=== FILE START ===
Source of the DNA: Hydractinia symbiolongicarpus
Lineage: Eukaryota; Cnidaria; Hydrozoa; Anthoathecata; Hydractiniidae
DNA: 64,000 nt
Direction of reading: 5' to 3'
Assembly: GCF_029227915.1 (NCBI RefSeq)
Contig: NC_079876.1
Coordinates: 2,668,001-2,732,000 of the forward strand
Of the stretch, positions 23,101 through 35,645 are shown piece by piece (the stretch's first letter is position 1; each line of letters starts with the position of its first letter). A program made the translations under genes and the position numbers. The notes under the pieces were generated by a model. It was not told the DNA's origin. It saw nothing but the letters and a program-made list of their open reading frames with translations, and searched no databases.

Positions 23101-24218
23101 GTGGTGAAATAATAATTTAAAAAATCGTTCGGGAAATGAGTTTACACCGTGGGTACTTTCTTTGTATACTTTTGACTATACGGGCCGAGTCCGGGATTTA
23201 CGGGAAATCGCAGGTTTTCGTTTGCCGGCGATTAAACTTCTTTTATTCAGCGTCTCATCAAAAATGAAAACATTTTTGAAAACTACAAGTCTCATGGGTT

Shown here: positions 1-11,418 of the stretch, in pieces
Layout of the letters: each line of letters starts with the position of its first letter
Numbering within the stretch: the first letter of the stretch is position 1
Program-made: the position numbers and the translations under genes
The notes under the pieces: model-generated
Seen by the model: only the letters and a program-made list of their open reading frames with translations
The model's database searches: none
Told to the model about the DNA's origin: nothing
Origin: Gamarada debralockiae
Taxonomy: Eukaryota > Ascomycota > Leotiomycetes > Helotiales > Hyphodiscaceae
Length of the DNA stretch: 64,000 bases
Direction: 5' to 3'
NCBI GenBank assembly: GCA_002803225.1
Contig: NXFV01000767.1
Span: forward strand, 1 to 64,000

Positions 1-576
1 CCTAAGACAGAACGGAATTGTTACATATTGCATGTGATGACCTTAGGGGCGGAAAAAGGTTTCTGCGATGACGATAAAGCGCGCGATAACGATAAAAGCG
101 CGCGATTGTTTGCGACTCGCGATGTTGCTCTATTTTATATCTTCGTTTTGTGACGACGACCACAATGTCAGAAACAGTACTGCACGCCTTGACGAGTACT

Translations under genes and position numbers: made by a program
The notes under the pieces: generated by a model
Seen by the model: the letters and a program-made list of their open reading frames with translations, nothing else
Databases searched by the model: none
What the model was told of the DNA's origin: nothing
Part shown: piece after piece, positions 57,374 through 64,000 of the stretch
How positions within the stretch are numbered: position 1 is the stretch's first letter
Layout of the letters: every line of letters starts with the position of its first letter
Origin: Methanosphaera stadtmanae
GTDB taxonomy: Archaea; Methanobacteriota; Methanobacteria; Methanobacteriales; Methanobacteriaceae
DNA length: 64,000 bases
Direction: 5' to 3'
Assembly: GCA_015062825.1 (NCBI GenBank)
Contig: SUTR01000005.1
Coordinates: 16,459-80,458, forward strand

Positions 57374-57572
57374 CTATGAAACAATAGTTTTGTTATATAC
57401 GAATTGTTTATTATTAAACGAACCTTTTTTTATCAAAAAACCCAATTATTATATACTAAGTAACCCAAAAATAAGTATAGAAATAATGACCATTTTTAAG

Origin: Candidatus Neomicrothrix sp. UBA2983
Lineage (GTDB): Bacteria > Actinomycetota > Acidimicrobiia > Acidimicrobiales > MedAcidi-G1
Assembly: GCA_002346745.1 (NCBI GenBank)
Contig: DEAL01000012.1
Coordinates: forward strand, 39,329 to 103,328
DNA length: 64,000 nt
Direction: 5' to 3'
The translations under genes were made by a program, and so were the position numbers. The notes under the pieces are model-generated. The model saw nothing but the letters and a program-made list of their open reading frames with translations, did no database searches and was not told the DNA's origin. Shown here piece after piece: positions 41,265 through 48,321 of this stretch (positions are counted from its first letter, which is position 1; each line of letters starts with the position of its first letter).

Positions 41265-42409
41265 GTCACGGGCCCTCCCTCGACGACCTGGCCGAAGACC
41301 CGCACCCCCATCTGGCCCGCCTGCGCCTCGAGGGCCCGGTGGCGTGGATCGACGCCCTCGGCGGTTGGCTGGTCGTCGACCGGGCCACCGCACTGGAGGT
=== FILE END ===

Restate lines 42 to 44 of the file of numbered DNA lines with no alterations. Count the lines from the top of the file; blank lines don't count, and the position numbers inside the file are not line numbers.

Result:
Assembly: GCA_015062825.1 (NCBI GenBank)
Contig: SUTR01000005.1
Coordinates: 16,459-80,458, forward strand